The Supreme Court judge said the Court of Appeal’s conclusion that the council had no defence in principle to the claim for compensation was correct, not because, as they so held, there was no default under the 1984 Act, but because it was not Stylus’ default which led to the council’s emergency action.
Lord Carnwath emphasised that this did not limit the issues which could be taken into account by the arbitrator in assessing the level of compensation payable. The arbitrator may take account of Stylus’ statutory and common law responsibilities to its clients and employees, the structural condition of the pier and the implications it would have had for the continuation of business quite apart from the effects of the emergency action, the judge said.
Responding to the ruling, Cllr Peter Chowney, Leader of Hastings BC, said: “Although we are obviously disappointed to lose the appeal, we absolutely believe it was the right thing to do.
“The Supreme Court recognised that the Building Act as interpreted by the ‘lower’ courts was too strict, and they have effectively widened the application of what ‘in default’ means. Although this might seem a technical point, it is an important one and one which will in future help councils faced with the same dilemma.”
Cllr Chowney added: “The judgment also recognises that the council can argue that any compensation must take into account the fact that the pier was in a poor structural condition. We will robustly challenge any large compensation claims, we do not think that the taxpayers of Hastings should have to pay significant sums of public money when all we have ever done is act in the best interests of public safety.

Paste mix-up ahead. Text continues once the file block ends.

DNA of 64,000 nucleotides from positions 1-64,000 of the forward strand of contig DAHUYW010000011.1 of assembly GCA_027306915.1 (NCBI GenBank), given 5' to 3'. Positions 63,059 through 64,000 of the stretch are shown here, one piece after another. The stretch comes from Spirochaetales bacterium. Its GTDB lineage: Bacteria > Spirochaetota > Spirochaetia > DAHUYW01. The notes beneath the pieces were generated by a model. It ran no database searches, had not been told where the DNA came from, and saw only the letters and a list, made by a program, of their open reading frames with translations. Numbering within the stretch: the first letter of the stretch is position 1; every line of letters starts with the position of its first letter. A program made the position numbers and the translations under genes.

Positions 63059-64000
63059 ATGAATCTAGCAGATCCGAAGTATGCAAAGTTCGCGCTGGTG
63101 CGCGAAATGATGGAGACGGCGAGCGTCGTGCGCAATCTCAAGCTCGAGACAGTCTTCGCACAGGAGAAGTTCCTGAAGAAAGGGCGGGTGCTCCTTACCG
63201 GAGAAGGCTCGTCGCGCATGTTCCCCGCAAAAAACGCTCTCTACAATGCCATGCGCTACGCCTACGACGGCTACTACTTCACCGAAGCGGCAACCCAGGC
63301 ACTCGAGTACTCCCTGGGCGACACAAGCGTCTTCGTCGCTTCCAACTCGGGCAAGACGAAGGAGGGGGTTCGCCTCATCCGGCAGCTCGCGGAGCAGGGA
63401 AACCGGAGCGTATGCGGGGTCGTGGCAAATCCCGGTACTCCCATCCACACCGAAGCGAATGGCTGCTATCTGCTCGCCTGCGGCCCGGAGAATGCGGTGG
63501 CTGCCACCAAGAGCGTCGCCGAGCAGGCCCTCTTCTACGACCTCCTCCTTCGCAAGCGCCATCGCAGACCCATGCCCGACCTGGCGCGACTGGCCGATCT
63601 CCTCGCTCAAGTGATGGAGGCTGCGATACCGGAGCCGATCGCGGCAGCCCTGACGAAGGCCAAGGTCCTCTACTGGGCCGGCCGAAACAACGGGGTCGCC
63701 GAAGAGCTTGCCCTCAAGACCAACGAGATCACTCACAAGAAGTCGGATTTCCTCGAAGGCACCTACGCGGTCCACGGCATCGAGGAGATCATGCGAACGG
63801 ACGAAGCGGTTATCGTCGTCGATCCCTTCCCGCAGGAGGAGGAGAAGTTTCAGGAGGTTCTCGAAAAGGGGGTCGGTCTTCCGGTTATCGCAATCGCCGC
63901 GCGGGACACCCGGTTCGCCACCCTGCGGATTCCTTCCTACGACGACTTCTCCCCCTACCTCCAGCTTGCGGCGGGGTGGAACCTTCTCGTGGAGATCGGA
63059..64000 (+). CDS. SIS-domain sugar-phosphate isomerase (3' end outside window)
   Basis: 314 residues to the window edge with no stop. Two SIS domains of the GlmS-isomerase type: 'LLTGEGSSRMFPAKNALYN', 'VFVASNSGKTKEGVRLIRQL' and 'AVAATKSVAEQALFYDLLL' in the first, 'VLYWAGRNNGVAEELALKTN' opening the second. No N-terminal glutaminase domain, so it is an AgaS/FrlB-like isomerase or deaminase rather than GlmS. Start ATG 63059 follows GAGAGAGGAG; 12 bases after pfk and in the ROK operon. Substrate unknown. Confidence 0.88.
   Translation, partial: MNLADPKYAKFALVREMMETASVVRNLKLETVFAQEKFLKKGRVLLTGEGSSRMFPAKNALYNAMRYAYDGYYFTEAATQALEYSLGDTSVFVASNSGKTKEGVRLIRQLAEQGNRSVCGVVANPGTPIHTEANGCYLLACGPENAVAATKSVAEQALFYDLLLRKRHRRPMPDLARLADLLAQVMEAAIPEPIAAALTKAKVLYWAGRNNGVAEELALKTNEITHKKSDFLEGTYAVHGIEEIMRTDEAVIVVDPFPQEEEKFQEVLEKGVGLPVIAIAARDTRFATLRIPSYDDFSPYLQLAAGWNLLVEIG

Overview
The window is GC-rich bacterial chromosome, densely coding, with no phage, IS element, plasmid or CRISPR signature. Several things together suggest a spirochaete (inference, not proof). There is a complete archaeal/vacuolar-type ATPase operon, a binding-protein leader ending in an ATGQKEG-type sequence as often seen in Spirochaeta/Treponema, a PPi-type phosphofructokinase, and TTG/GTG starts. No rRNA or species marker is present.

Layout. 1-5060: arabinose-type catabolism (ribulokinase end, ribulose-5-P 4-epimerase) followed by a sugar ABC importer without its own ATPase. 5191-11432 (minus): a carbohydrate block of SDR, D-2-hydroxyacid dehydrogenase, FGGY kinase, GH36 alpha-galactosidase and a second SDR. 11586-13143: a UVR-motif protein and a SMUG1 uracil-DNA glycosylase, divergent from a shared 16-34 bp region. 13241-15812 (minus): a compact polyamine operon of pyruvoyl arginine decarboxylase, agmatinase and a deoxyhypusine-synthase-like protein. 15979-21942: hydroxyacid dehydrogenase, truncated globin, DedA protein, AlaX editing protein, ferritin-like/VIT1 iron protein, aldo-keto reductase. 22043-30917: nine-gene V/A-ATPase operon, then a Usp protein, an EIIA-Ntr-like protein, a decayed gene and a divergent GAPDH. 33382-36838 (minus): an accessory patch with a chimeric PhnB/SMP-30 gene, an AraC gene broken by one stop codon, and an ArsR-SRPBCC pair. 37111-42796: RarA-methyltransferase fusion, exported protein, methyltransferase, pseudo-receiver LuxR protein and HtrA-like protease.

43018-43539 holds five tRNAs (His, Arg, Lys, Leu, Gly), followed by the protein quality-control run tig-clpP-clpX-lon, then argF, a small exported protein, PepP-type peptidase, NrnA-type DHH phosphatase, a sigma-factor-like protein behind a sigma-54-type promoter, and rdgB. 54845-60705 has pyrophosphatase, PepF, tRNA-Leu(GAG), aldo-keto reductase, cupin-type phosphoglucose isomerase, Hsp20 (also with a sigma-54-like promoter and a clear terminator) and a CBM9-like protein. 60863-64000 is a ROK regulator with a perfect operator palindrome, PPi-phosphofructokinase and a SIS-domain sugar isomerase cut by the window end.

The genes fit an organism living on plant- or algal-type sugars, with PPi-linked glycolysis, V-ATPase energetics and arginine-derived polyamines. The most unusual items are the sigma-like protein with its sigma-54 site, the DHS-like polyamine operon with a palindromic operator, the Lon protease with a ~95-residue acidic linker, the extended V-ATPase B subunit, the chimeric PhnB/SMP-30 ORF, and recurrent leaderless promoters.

“We believe that we acted entirely correctly when we closed the pier. Our engineers told us it was dangerous with crowd loadings, and it would have been foolhardy to allow large events to go ahead.”
It is easy to feel sympathy for the local authority in this case (which was acting to protect the public from a very dangerous pier) but in the long view, the decision may benefit local authorities. Although the specific facts of this case rendered the local authority liable for compensation, the Supreme Court has actually widened the interpretation of the Act – thus, preventing any defence to be brought merely on the basis that there has been no default under the Act itself.
Furthermore, the Supreme Court also emphasised that issues such as the structural condition of the pier and the impact this would have on its business could be taken into account when assessing the amount of compensation payable; thereby creating another outlet for local authorities to limit their damage when acting in the public interest.
This article is based in part on the Supreme Court’s press summary of the case – Courtesy of LGLawyer